Eczema is one of the most common chronic skin conditions affecting infants and children. It results in dry, itchy skin and red, irritated patches. Common areas of involvement in children include their cheeks, arms, legs and inside their elbows and knees. Eczema can range from mild to severe and can be very debilitating for some children, causing scarring, poor sleep and strain on family dynamics.
There are many misconceptions surrounding eczema, which causes a lot of frustration for parents. Many parents are told that if they can find the ‘cause’ of their child’s eczema and eliminate exposure, then their skin will improve. Unfortunately, this is not the case because the cause of eczema is a disrupted skin barrier, which leads to excessive water loss, dryness and itching.
Parents with a history of allergies or eczema often have babies with eczema. About 40% of children with eczema have a mutation in a protein called filaggrin, which is important in reducing the gap between skin cells. If the skin barrier is disrupted, as in eczema, then irritants and allergens are more likely to pass through and cause irritation, itching, and rash, but this is not the ‘cause’.
Children with eczema, especially those with persistent, severe cases affecting most of their body, are at higher risk to develop allergies and asthma as they get older.
Food Allergies and Eczema
Overuse of food allergy tests in children with eczema is a common problem. Children with eczema often have false positive results and parents are told to avoid introducing foods or even remove from their diet.
In rare instances, specific foods may be a major contributor to a child’s eczema, but this is the exception and typically affects infants less than one year of age with truly unmanageable, severe eczema, despite good daily skin care.
Breastfeeding mothers everywhere are incorrectly told to stop eating dairy or other foods to ‘treat’ their baby’s eczema. Not only is this unnecessary for most mothers but can lead to significant problems associated with a restricted diet…and not actually treat the eczema.
It is important for parents to understand the relapsing nature of eczema. It will worsen at times, often during the colder winter months when both indoor heat and outdoor air are very dry. It is common for parents to assume this is due to various changes to diet or other factors with the natural ups and downs of eczema. Incorrect assumptions can lead to unnecessary restrictions. Thankfully, most infants with eczema improve by age two and, for many, their eczema completely goes away.
Eczema treatment focuses on daily skin care and prevention of flare ups. Kids should bathe daily for 10-15 minutes in lukewarm water (hot water dries out the skin). Greasy, unscented balms such as petroleum jelly should be applied at least once a day, even when the skin looks okay, to help moisturize. Lotions do not absorb as well.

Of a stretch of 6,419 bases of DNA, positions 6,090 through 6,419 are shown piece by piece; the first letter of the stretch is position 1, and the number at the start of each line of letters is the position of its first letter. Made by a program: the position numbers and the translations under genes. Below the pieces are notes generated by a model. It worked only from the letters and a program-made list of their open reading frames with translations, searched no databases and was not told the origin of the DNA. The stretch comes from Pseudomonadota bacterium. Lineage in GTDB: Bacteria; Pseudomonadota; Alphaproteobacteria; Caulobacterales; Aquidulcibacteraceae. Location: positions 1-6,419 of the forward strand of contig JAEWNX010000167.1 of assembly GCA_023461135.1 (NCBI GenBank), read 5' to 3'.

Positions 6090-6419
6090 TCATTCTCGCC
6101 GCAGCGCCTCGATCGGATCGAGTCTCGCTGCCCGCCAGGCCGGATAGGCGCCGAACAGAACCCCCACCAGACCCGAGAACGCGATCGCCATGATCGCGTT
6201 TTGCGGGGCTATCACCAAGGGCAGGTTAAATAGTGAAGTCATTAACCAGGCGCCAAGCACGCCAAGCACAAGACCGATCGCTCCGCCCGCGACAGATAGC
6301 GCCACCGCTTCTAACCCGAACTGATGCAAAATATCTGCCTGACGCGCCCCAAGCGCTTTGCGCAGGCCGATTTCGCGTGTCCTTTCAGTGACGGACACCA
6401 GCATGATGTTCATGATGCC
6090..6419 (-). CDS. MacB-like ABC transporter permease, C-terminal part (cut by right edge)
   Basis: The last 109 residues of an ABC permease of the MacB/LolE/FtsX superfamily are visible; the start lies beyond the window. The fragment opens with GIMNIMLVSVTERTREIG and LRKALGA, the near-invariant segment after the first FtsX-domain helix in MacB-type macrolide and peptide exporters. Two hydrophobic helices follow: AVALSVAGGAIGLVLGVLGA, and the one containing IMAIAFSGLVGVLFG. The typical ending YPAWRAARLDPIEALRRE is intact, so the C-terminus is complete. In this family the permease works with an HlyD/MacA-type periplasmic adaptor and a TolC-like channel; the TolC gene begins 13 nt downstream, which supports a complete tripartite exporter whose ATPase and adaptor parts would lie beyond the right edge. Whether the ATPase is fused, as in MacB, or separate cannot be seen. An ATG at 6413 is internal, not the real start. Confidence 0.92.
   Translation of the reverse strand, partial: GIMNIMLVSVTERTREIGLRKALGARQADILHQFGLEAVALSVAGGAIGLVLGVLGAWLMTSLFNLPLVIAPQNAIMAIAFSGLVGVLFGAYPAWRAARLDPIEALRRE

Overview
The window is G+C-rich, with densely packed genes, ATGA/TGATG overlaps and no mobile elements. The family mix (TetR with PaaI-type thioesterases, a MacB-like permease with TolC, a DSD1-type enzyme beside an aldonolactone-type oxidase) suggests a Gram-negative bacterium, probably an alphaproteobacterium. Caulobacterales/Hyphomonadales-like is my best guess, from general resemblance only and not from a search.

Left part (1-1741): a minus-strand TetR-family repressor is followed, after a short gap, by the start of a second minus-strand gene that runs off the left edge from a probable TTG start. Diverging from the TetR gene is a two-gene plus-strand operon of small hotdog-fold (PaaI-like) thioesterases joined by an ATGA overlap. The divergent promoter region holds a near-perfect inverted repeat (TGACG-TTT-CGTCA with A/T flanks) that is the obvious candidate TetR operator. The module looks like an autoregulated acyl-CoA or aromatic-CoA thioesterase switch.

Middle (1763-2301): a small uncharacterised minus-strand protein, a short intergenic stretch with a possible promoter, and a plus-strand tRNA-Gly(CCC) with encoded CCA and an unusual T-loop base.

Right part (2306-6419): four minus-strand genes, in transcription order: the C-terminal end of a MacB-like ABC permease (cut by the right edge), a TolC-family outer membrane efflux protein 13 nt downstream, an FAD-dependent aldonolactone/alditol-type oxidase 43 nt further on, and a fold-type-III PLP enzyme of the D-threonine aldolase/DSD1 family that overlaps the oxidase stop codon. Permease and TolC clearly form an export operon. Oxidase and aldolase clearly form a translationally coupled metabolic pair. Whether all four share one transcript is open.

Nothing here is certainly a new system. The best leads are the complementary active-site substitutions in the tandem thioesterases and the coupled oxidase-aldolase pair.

The ideal time for application is right after bathing, to help lock moisture in place. Any fragranced product, even if all natural or nice smelling, can irritate eczema. This includes soaps, detergents, and lotions. Some foods are notorious for irritating the skin and can cause redness on areas of contact. Strawberries, tomatoes, fruit juices, and ranch dressing are common examples. This is often mistaken for food allergy, but these are unlikely allergens.
When eczema flares, there are a variety of anti-inflammatory topical ointments that can be used. This includes topical corticosteroids of varying strength and non-steroid prescriptions. Viral illnesses, exposure to known irritants or environmental allergens such as cat/dog dander, and stress can all cause acute eczema flares. The number one reason why eczema is not well controlled is lack of consistent daily skin care and avoidance of triggers. When the skin is broken or bleeding, this can indicate bacterial infection and may require antibiotics to improve.
None of us want to watch our children itch and scratch all day. If they are bothered by eczema and especially if not sleeping well at night, allergists and dermatologists are well trained in helping families find relief. It is important to avoid dietary restrictions or unnecessary food allergy testing, which can cause long lasting consequences after eczema naturally improves over time.
David Stukus, MD, is an associate professor of pediatrics in the Section of Allergy and Immunology at Nationwide Children’s Hospital. Dr. Dave, as his patients call him, is passionate about increasing awareness for allergies and asthma.
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